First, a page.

|Sepulveda Villet, Osvaldo|
|SEALEY, WENDY - Us Fish And Wildlife Service|
|GAYLORD, T. GIBSON - Us Fish And Wildlife Service|
|HILL, HEIDI - Cargill Feed Applications|
|BINKOWSKI, FRED - Water Institute|
Submitted to: Book of Abstracts World Aquaculture Society
Publication Type: Abstract Only
Publication Acceptance Date: 12/18/2013
Publication Date: 2/9/2014
Citation: Shepherd, B.S., Sepulveda Villet, O.J., Barrows, F., Sealey, W.M., Gaylord, T., Palmquist, D.E., Hill, H., Binkowski, F.P. 2014. Influence of mineral supplementation on growth in yellow perch Perca flavescens fed a soy-based diet. Book of Abstracts World Aquaculture Society. Paper No. 224.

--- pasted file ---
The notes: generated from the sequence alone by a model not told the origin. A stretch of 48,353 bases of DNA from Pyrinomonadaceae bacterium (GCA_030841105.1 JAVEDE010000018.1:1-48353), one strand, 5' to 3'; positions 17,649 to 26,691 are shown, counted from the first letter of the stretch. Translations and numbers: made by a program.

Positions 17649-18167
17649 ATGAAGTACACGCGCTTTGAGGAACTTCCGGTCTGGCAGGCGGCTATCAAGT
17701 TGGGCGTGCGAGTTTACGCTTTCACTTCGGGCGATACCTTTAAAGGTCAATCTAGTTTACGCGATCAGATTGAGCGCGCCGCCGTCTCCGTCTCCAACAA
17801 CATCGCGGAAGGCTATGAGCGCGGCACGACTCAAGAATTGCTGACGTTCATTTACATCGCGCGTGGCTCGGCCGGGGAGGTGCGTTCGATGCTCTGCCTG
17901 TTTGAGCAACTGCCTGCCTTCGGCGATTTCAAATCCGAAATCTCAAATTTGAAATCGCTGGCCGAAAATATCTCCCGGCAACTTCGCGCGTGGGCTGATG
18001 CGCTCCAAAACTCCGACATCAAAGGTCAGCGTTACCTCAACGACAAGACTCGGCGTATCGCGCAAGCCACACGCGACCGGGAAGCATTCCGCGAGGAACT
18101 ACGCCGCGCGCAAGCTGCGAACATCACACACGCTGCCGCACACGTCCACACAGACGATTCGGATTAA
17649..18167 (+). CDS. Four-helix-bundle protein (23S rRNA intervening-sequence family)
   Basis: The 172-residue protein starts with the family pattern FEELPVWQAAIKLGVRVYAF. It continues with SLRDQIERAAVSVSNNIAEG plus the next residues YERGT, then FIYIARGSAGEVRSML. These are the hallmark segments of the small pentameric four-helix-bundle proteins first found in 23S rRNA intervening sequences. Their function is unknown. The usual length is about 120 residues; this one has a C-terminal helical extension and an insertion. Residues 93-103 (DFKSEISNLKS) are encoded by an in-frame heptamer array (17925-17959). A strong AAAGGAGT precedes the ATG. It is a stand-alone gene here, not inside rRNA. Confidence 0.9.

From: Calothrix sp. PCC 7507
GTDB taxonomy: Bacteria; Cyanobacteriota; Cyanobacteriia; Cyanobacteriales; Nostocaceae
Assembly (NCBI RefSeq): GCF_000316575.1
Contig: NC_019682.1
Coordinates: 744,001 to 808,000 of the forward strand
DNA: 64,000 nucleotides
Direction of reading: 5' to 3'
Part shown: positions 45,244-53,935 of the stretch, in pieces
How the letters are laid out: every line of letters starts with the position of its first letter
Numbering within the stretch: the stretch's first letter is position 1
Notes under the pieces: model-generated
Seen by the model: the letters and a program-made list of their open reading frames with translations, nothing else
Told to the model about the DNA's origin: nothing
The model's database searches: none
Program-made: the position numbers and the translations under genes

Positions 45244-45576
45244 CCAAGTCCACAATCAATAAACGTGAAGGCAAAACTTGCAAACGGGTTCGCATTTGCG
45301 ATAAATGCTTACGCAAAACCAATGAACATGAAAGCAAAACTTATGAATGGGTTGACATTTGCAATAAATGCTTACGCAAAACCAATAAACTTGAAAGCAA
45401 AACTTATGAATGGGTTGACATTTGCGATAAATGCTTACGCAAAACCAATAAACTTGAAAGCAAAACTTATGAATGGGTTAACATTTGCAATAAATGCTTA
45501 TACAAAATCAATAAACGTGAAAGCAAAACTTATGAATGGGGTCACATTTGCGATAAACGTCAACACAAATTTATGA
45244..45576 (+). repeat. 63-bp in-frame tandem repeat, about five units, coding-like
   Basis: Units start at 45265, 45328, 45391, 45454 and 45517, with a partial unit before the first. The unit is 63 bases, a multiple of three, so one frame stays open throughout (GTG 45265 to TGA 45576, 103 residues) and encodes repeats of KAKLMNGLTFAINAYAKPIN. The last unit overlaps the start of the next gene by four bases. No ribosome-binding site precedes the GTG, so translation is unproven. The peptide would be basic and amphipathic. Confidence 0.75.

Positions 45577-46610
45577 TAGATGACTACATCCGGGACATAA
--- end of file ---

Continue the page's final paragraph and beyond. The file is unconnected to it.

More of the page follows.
Technical Abstract: Little is known of the nutritional requirements for the growth of yellow perch in intensive aquaculture. Consequently, commercial feed formulations are based on nutritional requirements for rainbow trout, containing large quantities of fish meal and oil which are not optimal for other species. Plant proteins and oils are less expensive and more sustainable than marine sources, but inclusion at high rates can reduce palatability and nutrient availability, which can lead to disease and reduced growth performance. We conducted a nutritional study to determine the micronutrient (mineral) requirements for efficient growth in yellow perch, using soy-derived protein sources. Three isocaloric fishmeal-free diets were formulated with similar macronutrient content (40% crude protein/10% fat), but differing in how much mineral mix was added to the diets (un-supplemented, PM 1; adequate, PM 2; excess, PM 3). Growth performance and feed acceptance were evaluated over an 18-week period. We compared results from fish that were fed the experimental diets to fish that were fed a commercial fishmeal-based diet with a similar macronutrient profile. Overall, fish fed the PM 1-3 diets exhibited significantly lower feed intake and lower growth when compared to those that were fed the fishmeal-based diet. Within the PM diets tested, fish that were fed the PM 2 showed the highest feed intake and growth, suggesting that this mineral supplementation level is adequate for use with plant-based proteins. However, the overall low feed intake observed in fish fed the PM 1-3 diets suggests that these diets were less palatable than the commercial fishmeal-based reference diet. For all diets tested, animals showed a high visceral fat content, highlighting the need for additional work to define the macronutrient and dietary energy requirements for this species.